I have heard reports lately about the impending demise of the US Postal Service. Seems they plan to close 250 postal centers across the country over the next few years. This was inevitable, I suppose…but it still bums me out a little bit. I stop to wonder how many kids there are out there who have never received a letter in the mail…who have never had a pen pal from another country…who have never extracted their dog’s teeth from the mail carrier’s rear end…who wonder why their parents still insist on checking that box on the street when all they seem to do is immediately throw away the contents or grimace when they realize that they received another bill. I covered this topic a bit in a previous blog, so to all you intrepid blog readers who have read that entry, I apologize in advance for any repetition. What prompts me to bring it up again, I guess, is that while we have innovated, while we have made things faster, while we have made things more reliable… we have also propagated old problems to a new medium and we have created a new host of problems for ourselves.
Consider the problems we used to have with mail. It was slow. It was sometimes unreliable. It required us to buy stamps. Weather affected it. It required us to actually write things down. It wasted paper. These are pretty much solved now for the most part with our switch to electronic mail (email).
What we haven’t really solved is the junk mail problem… As much as I hate the fact that I throw away most of what clogs my mail box that I still make the effort to check everyday, I find it ironic that I get 10x the spam on a daily basis in my assorted email accounts that I ever got via my postal carrier. As we have sped up the process, we have sped up the ability for spammers to annoy us. Granted, there are ‘protections’ in place to try to counteract this activity…anti-spam is big business…but just as you might throw away physical mail that gets lost in a pile of junk mail, your spam filter might filter out things that you want.
The problems that email has introduced center mostly around promoting bad habits and laziness. For example: Built-in spell checkers, when people bother to use them, do a decent job of alerting the user to spelling mistakes. The problem is that over time, people, (especially young people) have forgotten how to spell or are just too lazy to do it correctly. When we used to write letters, without the aid of a spell checker, we were very conscious of spelling things correctly. We were also more worried about how we would be perceived if we wrote a letter rife with spelling errors. Now even business emails are full of spelling or grammar mistakes. For me, it is all about people not slowing down long enough to craft something that is clear and delivers the appropriate message. In this world of instant gratification, most people can’t be bothered. A good example of this is the growing practice of putting a tagline at the end of an email constructed on a smart phone. People post an apology for spelling or grammar mistakes, using the excuse that they shouldn’t be held responsible because they are writing the email from a phone with a touchy keypad or over eager auto correct features. To me, this tells me that the person doesn’t really care that they might be sending something that reflects poorly on their attention to detail. Just my $.02…
One thing that email allows us to do is to correspond with groups of people at one time. This is a powerful feature…but as they say…power corrupts. My biggest pet peeve about this is not the discussion generated by a long email thread, but the inability of most people to use the ‘Reply’ feature instead of the ‘Reply to All’ feature. Many people send group emails to announce something…for example: someone getting promoted. In the past an appropriate response might have been to send a handwritten note or perhaps stop them in the hallway to offer congratulations. Today, in my opinion, the appropriate response would be to send a congratulatory email to that person directly. Most people however feel the need to Reply to All, causing everyone on the list to receive an additional email each time. What starts as happiness for the person who was promoted soon turns to irritation and frustration as the spam starts rolling into the inbox. We have to deal with enough spam from spammers, it is annoying when we have to deal with it from people who should know better.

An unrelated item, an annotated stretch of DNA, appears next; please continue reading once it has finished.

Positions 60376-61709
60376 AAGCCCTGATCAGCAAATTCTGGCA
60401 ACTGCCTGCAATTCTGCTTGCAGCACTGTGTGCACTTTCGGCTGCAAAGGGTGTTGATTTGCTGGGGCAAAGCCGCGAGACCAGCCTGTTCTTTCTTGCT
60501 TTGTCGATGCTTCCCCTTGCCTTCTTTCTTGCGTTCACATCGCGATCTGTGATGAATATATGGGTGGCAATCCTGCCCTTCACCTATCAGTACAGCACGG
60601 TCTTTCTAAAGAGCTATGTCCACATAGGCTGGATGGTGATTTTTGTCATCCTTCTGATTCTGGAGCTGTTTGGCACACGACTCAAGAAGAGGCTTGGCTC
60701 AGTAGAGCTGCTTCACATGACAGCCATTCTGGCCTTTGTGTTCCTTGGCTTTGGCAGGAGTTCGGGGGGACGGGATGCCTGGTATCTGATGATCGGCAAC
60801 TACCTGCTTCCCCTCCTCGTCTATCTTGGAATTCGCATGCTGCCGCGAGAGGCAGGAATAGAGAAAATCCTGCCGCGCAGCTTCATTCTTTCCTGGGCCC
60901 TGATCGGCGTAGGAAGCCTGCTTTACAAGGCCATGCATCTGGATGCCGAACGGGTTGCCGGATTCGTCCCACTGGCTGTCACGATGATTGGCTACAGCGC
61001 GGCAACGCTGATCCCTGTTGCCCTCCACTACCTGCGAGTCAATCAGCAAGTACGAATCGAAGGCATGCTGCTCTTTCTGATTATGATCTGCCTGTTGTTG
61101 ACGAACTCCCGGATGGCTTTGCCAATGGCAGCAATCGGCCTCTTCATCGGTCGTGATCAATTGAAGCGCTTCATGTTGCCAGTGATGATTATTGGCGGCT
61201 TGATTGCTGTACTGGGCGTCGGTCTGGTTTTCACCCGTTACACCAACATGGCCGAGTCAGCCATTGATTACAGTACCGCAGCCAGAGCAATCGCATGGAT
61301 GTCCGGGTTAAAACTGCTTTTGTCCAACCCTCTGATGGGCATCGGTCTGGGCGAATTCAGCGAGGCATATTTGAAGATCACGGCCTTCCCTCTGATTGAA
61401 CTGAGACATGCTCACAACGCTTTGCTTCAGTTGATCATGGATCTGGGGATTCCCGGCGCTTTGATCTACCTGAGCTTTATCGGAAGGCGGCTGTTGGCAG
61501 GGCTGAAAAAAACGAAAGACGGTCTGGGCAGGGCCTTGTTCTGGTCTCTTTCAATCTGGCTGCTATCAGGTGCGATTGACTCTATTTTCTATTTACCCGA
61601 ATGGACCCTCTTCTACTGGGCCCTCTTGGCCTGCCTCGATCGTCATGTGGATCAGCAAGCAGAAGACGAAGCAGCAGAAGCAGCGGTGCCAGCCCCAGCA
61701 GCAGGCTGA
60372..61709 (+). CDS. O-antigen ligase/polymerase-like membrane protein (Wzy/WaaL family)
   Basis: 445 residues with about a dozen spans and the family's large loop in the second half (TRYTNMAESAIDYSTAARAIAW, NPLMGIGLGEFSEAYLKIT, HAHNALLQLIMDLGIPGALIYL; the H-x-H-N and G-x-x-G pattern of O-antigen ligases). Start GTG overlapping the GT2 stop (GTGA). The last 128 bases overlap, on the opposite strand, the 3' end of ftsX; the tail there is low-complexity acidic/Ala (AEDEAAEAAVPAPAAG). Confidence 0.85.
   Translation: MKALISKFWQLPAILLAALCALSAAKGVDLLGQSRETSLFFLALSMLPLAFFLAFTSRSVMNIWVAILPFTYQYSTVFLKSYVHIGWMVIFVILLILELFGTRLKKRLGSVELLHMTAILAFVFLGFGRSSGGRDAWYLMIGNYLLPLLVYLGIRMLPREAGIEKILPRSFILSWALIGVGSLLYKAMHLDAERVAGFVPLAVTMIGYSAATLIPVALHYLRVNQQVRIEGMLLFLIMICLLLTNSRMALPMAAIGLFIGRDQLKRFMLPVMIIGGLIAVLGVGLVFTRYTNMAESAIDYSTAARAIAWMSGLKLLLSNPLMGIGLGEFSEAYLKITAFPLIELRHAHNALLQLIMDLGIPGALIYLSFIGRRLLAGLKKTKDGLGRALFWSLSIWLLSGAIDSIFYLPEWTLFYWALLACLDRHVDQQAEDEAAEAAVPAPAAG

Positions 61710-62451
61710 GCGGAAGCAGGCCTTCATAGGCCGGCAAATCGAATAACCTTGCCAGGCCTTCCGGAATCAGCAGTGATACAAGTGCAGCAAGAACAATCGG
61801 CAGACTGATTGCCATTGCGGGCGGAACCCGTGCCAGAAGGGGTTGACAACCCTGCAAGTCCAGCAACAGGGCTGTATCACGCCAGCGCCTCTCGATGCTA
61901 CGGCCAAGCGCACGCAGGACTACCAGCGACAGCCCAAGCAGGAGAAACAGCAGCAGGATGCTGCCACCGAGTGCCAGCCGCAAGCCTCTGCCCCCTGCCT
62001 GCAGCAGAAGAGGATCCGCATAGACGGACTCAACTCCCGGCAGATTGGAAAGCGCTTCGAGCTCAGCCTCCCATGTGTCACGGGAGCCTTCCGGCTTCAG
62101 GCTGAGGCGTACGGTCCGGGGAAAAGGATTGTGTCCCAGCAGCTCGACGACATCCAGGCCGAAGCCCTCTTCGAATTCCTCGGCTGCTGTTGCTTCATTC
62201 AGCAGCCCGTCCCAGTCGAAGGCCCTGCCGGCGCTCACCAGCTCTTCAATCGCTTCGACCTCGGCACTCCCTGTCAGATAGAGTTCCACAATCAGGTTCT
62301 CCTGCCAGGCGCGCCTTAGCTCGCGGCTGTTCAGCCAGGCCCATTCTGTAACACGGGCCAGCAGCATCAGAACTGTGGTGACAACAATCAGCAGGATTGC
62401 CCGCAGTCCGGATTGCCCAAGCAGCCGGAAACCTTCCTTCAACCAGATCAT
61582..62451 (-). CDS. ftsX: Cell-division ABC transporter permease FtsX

Another problem with email and the instant gratification it fosters revolves around reacting to a situation, composing an angry email, and firing it off into the ether, often regretting it later or worrying about the tone it might convey. I read an article once that said that any email that deals with feelings or something at all controversial should be drafted and set aside for an hour or so and then edited before sending so that the author can be in a better or more objective state of mind and make sure their message is conveyed clearly and without unwanted context or emotion. I think that this is really sound advice and try to do this whenever possible. In the past, this was easier to deal with… Remember the old television show plot where someone would mail a letter and then spend the rest of the episode trying to get the letter back out of the mailbox or intercepting it prior to delivery because they shouldn’t have sent it in the first place? With email, there is no re-calling a mail once sent… Though, maybe…if you got lucky…any objectionable content would be unrecognizable because you spelled it wrong, or your auto correct changed it, or you just can’t seem to type correctly on the tiny touch pad on your smartphone. At least you have that disclaimer to fall back on…’so you’ve got that going for you…which is nice…’
Rant over… Return to your regularly scheduled programming 😉